He quoted an elementary school principal (who also used the “unexamined white privilege” frame) this way: “We’re not going to be able to change things until we give up on that self-protection of ourselves and our kids. It means setting aside our own agendas, and understanding that education is about a lot more than advanced academics and enrichment activities.”

Does that translate to: Give up all hope for quality education, so that . . . what? . . .

Our response to that would be much like Westneat’s: “. . . maybe it’s my white privilege showing again, but I still don’t get why anyone of any race or class should have to give up music or foreign language. Or recess.”

Sounds here as if what’s not being focused on at Seattle is the solving of practical problems, in the interest of ideological – racial – grandstanding. And Westneat’s columns, like the Portland study, leave little doubt that the problems are real. And in need of practical solutions.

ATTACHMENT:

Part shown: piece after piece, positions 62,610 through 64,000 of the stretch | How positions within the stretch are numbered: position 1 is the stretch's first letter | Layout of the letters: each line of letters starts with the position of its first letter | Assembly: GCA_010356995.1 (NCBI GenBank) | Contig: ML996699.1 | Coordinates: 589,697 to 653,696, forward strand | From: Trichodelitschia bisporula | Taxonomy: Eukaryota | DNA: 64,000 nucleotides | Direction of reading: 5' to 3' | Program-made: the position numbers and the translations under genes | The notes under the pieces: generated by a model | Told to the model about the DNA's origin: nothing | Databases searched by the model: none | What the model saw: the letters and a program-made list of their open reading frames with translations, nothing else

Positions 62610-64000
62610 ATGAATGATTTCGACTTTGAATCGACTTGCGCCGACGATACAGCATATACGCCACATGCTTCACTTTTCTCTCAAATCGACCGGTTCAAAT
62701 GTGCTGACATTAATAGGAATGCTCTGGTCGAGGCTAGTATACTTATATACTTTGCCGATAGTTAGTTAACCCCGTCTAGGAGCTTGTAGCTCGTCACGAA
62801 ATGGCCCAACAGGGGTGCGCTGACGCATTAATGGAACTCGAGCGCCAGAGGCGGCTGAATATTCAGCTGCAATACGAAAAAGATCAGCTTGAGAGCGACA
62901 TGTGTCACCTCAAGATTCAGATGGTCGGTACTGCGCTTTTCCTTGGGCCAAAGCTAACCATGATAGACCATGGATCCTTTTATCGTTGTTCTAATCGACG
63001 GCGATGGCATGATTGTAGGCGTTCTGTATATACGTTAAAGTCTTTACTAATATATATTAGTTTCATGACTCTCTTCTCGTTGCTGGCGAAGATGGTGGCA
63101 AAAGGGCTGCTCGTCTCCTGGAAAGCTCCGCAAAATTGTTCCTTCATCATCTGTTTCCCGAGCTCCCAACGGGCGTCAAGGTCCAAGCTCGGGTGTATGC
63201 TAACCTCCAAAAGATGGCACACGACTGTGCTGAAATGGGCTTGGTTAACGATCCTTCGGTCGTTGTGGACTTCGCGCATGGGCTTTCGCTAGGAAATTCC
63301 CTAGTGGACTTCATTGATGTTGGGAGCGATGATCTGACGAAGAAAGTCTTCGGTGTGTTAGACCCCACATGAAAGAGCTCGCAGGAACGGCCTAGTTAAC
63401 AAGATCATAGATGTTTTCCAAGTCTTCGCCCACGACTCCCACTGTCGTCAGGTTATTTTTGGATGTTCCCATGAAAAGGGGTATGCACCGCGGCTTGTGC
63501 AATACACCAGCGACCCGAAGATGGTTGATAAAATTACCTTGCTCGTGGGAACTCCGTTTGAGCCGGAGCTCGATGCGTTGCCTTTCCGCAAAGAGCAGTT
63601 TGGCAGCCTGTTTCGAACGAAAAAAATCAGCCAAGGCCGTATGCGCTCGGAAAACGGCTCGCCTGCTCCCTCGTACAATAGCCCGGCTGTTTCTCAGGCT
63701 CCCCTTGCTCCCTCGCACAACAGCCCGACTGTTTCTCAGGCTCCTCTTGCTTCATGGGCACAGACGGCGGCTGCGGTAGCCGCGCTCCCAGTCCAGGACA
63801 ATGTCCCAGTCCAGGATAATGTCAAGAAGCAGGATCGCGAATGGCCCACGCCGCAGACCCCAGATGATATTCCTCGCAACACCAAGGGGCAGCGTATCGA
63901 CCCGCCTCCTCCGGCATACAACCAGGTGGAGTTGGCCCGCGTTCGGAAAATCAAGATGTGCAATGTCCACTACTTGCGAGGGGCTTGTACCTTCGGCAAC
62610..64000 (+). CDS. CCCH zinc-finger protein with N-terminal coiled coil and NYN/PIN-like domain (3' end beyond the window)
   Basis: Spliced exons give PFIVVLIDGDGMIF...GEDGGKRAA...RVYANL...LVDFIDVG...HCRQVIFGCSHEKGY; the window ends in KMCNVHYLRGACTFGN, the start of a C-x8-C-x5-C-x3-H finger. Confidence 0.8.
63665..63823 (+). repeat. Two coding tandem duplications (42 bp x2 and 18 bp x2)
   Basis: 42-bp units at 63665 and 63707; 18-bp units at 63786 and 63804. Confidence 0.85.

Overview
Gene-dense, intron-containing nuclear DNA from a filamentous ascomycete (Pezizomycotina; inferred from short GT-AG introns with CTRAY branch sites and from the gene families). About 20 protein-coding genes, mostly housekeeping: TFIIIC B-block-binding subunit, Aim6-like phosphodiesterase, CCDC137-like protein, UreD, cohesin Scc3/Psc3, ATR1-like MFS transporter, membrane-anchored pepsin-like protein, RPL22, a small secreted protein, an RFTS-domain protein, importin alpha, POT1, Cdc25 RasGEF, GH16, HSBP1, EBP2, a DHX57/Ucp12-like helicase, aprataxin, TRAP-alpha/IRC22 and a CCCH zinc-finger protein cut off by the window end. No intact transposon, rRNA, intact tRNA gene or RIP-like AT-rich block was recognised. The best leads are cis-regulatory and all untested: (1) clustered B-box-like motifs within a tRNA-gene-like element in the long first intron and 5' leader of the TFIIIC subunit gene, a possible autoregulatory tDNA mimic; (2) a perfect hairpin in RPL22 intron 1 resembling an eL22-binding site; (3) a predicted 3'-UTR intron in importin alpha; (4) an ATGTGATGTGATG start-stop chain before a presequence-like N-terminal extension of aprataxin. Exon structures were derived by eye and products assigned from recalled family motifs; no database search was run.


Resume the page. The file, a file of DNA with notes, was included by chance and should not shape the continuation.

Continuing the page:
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When you’re in an overwhelmed minority, “they” don’t have to listen to you. Idaho Democrats can swap a few stories with the Washington legislative Republicans – for the first time in quite a while in not just the minority, but a swamped minority – about what it’s like.

The Spokesman-Review‘s Richard Roesler has pulled together a batch of quotes and observations about the situation, mostly from a meeting with statehouse reporters; it’s well worth a read.

Best quote – from House Minority Leader Richard DeBolt, R-Chehalis, adapted he said from an observation made by a Democrat: “It’s like the guards and the prisoners…The guards make the rules and sometimes the prisoners get frustrated. But it’s still the guards are in charge.”

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Ford and Carter
Gerald Ford and Jimmy Carter at a 1976 debate

The applications are in: Sites in Portland/Vancouver and in Spokane have been proposed as locations for the 2008 presidential (and presumably vice presidential) debates. So what are the odds one of them will be selected?